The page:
Donald Edward “Don” Gullett (born January 6, 1951 in Lynn, Kentucky) is a former Major League Baseball pitcher who played for the Cincinnati Reds and New York Yankees from 1970 to 1978. He also served as pitching coach for the Cincinnati Reds from 1993 to 2005. Gullett played for the Reds from 1970 through the 1976 season. In November of that year, as a free agent, he signed with the New York Yankees. He enjoyed a successful 14-4 season with the Yankees in 1977, but shoulder problems in 1978 signalled the end of his career. During a relatively brief nine year career, Gullett accumulated 109 wins and posted an impressive 3.11 Earned Run Average. Playing for only nine seasons, Gullett was a member of six World Series teams (1970, 72, 75, 76, 77, 78), including four consecutive World Champions (’75 and ’76 Reds, and ’77 and ’78 Yankees). At the plate, Don Gullett posted a respectable (for a pitcher) career batting average of .194. For example, in a 1975 National League Championship Series game against the Pittsburgh Pirates, Gullett not only pitched a complete game victory, he also helped himself out by hitting a single, a home run, and collecting 3 RBI. In 1993, he rejoined the Reds as pitching coach, a post he held until being ousted mid-season in 2005.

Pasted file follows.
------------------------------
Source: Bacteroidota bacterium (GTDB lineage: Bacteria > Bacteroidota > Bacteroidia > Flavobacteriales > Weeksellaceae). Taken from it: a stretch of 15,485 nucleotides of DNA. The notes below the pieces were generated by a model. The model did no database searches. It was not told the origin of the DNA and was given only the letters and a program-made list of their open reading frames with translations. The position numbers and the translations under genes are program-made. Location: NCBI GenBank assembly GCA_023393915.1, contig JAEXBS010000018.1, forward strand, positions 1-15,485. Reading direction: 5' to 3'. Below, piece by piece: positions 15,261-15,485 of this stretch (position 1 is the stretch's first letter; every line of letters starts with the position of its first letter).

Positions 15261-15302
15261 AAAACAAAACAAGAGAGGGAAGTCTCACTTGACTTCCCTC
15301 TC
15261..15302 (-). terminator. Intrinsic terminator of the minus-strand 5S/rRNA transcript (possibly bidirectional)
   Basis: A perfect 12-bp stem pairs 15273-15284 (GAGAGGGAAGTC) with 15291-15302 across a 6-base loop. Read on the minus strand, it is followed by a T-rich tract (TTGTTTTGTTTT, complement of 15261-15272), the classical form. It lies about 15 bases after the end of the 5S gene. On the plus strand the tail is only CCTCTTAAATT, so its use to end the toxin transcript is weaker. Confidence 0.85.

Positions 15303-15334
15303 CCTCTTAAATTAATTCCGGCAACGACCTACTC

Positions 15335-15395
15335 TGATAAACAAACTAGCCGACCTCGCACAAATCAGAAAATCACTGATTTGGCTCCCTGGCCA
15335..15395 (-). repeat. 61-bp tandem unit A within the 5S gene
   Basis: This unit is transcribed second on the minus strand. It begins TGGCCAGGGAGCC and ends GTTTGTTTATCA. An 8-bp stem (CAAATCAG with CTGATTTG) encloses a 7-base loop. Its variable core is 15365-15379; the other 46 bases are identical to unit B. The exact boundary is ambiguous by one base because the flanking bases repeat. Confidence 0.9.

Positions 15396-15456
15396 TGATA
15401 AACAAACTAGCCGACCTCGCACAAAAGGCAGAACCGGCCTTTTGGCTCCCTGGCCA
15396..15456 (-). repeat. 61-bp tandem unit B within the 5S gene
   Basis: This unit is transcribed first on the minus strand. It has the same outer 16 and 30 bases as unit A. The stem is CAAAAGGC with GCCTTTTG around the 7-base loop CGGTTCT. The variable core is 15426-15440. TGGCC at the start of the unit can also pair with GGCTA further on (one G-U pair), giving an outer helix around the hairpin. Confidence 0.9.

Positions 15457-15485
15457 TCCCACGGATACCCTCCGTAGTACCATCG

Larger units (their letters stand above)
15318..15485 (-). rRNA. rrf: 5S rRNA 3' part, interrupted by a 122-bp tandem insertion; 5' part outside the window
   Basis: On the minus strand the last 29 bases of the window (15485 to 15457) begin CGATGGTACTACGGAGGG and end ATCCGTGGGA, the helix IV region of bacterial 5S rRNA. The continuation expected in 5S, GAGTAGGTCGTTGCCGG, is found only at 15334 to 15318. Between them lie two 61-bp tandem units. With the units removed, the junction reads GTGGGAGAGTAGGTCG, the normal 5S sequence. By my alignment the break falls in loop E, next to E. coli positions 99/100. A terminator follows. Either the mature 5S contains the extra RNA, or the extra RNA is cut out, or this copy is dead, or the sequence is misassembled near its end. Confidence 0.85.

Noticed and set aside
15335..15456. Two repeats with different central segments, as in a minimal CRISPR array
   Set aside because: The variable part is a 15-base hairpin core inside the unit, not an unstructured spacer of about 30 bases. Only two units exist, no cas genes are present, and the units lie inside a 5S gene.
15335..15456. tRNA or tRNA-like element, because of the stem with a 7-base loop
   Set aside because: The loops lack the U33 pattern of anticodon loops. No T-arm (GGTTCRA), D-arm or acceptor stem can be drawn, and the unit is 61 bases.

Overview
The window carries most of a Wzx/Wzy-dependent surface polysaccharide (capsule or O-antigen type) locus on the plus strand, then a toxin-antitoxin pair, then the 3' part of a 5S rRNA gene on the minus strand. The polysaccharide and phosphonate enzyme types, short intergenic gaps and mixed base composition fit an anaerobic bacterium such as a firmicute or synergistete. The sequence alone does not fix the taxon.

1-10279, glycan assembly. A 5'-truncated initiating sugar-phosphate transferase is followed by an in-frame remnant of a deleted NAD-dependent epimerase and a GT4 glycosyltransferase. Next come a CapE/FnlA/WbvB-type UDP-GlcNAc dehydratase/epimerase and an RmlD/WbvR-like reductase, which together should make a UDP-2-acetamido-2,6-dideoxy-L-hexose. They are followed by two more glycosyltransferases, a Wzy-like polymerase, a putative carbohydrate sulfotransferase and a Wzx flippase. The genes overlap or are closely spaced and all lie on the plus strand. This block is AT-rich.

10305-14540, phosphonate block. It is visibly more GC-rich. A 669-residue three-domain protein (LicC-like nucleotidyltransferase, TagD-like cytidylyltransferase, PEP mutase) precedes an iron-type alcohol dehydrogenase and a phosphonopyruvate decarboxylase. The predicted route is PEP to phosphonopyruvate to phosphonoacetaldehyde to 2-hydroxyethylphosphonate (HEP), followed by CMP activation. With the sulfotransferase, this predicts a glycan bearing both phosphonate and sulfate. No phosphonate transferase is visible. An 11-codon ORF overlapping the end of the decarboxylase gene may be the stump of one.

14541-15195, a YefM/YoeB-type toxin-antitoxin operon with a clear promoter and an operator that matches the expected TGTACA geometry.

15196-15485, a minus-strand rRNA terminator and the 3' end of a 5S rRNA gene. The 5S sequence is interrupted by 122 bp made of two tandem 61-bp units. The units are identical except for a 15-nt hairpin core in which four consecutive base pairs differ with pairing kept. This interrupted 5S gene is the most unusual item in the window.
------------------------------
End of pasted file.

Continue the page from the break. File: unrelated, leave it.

The Cincinnati Reds Tuesday fired manager Dave Miley and pitching coach Don Gullet, replacing them with Jerry Narron and Vern Ruhle. The Reds have the second-worst record in the National League at 27-43, 18 1/2 games behind the St. Louis Cardinals. Miley, who spent 26 years in the Reds organization, posted a 125-164 record as manager since taking over for Bob Boone in 2003. Gullett had been pitching coach since 1993.